Restoration of the Republic: The Jeffersonian Ideal in 21st-Century America

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Overview

Rarely does scholarship anticipate the most dramatic events of the moment. In this timely work Gary Hart does just that, arguing for the restoration of republican virtues and for homeland security as an important first step. The American democratic republic has from its founding been a paradoxical success. Simultaneously attached to state and national power, citizens' rights and citizens' duties, American democracy has uniquely turned its reliance on consent from the governed into a powerful governing of the consenting. In a remarkable political feat, America's founders combined mixed government, the language of popular sovereignty and a self-conscious emphasis on checks and balances to forge a republic that has weathered the test of time. The complex realities of the twenty-first century, however, have fundamentally challenged the underpinnings of this enduring American experiment, repeatedly exposing the tensions at the heart of America's mixed system of government. What then is the nature of an American republic in an age of democracy? How can the democratic values of social justice and equality be balanced with republican values of civic duty and popular sovereignty? Bringing to light a long-neglected aspect of Thomas Jefferson's political philosophy—the "ward republic"—Gary Hart here offers a wholly original blueprint for republican restoration in which every citizen can participate democratically in the governing of his or her own life. Of crucial relevance for contemporary society, including its startlingly prescient plan for homeland security, Restoration of the Republic provides original insights into issues of national urgency as well as the timeless questions that bedevil the American democratic experiment.

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Editorial Reviews

Publishers Weekly
Arguments between right and left over individual freedom, states' rights and big government have been a staple of American politics. In this innovative reassessment of Thomas Jefferson's political theories, former senator and presidential candidate Hart attempts to secure a middle road that would promote the political participation of individual citizens while fostering a more effective federal structure. By explicating Jefferson's idea of the "elementary, or ward, republic" essentially a town meeting model as "the appropriate forum for direct citizen engagement in public [life]," Hart explores ways to adapt this paradigm. Urban and suburban neighborhoods could consolidate such functions as schools, police and health services; by becoming "local republics," they would "rationalize fragmented municipal governments." But while his concern with the individual's role in governance is pressing he cites "a recent survey" showing that 68% of Americans ages 18 to 34 felt "disconnected" from government many of his solutions are theoretical rather than immediately practical (betraying this book's origins as Hart's doctoral dissertation at Oxford) his vision of local control of schools, for example, disregards the important role the federal government plays in funding and regulation. While this is a valiant attempt to mine the past in order to plan the future, it may strike many as existing too much in an ivory tower rather than in the vibrant "local republic" Hart so admires. (Aug.) Forecast: Oxford is linking this book to the issue of homeland security by emphasizing Hart's recent stint as cochair of the U.S. Commission on National Security/21st Century, but some reviewers and readers may not see the connection. Copyright 2002 Cahners Business Information.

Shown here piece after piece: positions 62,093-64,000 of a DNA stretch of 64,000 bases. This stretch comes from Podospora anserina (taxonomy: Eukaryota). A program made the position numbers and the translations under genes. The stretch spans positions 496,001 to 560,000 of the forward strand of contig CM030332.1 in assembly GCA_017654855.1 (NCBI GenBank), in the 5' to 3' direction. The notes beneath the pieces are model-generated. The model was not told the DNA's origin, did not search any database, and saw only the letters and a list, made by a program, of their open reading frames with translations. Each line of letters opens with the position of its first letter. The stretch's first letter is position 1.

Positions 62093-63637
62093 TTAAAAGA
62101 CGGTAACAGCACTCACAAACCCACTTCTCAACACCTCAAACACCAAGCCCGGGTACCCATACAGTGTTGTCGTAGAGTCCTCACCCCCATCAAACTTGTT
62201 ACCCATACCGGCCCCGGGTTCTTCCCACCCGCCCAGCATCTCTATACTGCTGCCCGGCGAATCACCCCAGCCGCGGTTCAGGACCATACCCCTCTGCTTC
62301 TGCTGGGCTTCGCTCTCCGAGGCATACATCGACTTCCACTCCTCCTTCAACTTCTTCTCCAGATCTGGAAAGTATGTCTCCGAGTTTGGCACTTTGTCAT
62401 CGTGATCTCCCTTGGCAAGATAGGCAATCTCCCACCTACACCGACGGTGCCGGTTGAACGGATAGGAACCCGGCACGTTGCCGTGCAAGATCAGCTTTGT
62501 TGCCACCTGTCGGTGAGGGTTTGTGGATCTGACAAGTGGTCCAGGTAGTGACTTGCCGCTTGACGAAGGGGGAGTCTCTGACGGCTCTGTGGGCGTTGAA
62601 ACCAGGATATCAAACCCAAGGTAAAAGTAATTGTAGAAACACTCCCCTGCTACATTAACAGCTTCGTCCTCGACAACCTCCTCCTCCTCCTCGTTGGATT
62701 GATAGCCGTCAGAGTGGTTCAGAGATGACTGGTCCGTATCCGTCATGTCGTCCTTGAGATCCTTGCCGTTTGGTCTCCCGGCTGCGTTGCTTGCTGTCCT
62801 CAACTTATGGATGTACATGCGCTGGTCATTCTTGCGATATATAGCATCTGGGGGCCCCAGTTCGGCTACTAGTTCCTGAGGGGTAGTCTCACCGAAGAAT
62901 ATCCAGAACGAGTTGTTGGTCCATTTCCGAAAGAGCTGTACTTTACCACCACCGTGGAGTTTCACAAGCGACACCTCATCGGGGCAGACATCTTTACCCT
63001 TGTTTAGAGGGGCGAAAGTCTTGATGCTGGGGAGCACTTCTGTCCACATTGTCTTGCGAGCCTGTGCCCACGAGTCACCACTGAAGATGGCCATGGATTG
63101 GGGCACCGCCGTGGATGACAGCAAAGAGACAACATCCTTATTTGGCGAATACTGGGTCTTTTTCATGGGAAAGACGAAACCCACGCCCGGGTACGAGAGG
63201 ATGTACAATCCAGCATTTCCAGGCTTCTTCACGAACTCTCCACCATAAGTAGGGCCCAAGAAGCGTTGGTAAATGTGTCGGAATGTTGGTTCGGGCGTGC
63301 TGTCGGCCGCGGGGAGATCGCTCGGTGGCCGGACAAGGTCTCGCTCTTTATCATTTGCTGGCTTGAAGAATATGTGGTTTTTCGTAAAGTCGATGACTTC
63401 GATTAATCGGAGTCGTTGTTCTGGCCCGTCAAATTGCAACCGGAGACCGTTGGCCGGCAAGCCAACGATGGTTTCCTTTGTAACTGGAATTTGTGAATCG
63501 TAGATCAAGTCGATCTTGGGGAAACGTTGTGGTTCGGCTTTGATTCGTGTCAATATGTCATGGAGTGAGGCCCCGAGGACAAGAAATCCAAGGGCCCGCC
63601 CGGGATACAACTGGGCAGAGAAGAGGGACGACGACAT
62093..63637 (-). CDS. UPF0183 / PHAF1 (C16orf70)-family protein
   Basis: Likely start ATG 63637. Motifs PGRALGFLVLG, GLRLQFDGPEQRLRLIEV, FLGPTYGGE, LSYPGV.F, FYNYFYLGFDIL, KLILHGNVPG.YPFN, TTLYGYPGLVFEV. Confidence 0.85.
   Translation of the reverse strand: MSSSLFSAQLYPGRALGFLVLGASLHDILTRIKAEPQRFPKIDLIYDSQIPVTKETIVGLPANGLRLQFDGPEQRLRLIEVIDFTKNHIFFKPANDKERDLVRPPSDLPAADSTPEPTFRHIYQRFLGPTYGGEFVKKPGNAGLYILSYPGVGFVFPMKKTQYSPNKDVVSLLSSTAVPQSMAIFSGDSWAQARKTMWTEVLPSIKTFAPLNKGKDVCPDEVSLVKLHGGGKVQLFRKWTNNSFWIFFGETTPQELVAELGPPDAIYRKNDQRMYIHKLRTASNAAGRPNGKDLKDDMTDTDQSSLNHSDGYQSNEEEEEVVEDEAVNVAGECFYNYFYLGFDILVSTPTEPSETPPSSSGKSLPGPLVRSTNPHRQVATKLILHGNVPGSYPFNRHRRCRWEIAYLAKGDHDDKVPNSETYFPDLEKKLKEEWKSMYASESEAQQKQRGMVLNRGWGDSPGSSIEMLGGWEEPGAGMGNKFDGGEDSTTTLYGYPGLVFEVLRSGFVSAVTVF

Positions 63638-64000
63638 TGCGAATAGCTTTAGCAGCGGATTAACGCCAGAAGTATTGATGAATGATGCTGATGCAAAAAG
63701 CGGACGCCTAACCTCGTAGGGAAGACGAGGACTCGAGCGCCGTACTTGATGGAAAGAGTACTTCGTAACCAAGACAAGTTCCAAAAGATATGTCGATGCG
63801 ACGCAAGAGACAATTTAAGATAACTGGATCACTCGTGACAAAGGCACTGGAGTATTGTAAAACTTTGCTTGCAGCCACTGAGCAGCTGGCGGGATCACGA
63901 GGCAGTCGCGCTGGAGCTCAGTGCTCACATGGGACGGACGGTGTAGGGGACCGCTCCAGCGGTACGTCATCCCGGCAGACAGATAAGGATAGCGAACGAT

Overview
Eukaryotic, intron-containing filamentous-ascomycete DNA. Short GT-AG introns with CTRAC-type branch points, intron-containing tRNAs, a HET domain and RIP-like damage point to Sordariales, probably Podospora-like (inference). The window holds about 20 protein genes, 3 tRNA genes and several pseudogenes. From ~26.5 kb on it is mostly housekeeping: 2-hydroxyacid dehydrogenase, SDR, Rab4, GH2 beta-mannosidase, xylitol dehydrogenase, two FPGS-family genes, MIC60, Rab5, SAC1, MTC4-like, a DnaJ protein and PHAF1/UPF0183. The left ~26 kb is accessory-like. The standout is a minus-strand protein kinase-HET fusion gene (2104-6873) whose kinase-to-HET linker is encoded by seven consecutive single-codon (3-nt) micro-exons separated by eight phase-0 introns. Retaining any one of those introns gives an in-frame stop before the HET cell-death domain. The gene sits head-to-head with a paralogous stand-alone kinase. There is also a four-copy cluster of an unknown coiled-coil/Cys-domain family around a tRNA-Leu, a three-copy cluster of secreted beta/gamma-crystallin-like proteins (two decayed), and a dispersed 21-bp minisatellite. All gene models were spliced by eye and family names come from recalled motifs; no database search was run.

Kirkus Reviews